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From the orphanage we went to meet with another pastor in town. This young leader receives no support from any outside organization. He runs a concrete company to help makes ends meet for himself and the church he runs. He works with two smaller churches in the mountains as well.The church he pastors sustained damage in the earthquake and meets in Unicef and Samaritan’s Purse tents that have been put together. 250 worshipers gather each Sunday.

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We listened as this pastor shared his dreams for his city. In the next ten years the city is expected to explode in population. He dreams of a church of 5,000 worshipers. God has provided the land for him to build a large church. A foundation has been poured, and they will build as God provides.What became so clear as he spoke was that the greatest need for Haitian pastors is training. He would like to bring together 50 or so Haitian pastors for training once every couple of months for two years. Right now there is only one training that he knows of for his region and that comes only one time per year.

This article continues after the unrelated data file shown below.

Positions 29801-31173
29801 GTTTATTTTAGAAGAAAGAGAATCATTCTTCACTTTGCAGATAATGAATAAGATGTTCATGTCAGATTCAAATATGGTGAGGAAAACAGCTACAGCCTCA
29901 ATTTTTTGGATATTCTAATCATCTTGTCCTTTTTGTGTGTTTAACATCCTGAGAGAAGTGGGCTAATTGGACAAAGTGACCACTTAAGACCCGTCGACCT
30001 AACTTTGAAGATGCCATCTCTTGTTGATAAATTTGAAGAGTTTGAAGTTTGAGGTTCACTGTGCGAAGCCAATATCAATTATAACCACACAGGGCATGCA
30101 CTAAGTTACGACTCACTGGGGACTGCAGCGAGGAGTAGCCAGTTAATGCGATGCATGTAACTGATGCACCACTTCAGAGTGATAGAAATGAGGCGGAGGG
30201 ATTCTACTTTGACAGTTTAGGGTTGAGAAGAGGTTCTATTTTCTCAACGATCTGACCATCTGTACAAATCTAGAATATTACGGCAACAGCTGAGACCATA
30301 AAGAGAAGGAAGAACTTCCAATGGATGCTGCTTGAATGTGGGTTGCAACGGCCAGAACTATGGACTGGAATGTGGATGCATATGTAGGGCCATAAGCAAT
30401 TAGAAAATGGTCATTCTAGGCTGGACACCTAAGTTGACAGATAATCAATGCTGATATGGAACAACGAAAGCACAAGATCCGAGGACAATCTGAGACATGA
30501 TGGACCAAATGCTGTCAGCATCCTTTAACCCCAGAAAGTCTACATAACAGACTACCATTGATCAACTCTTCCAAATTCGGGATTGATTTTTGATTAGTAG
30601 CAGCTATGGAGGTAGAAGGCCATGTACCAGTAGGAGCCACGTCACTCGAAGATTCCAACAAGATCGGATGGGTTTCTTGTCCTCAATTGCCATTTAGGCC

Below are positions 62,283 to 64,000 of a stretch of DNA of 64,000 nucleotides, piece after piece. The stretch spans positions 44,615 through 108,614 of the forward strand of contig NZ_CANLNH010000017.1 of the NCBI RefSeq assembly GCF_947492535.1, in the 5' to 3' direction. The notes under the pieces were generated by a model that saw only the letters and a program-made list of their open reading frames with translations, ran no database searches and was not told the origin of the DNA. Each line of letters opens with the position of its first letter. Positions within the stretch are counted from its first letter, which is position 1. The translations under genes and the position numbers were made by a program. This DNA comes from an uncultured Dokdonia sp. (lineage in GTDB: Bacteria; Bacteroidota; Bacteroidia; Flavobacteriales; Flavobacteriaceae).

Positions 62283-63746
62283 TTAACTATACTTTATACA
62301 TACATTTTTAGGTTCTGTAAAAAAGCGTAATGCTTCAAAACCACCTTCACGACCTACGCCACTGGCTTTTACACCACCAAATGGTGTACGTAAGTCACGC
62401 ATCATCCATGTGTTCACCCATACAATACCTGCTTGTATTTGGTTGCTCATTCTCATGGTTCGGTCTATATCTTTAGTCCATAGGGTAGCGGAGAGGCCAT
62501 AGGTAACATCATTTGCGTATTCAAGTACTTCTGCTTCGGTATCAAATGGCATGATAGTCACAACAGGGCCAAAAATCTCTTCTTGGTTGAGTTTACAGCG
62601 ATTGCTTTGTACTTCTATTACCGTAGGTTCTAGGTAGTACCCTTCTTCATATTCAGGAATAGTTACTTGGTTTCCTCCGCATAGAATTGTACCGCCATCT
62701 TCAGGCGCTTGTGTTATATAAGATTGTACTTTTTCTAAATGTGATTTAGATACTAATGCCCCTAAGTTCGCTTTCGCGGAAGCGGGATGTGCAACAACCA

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There are lots of ideas that pop into my mind when we talk about what could be done here. In our church alone, God has provided many who could help with this type of training. A couple of other pastors on the trip have also resonated with the idea of training these pastors.The building on the left is the old church building which was damaged in the hurricane.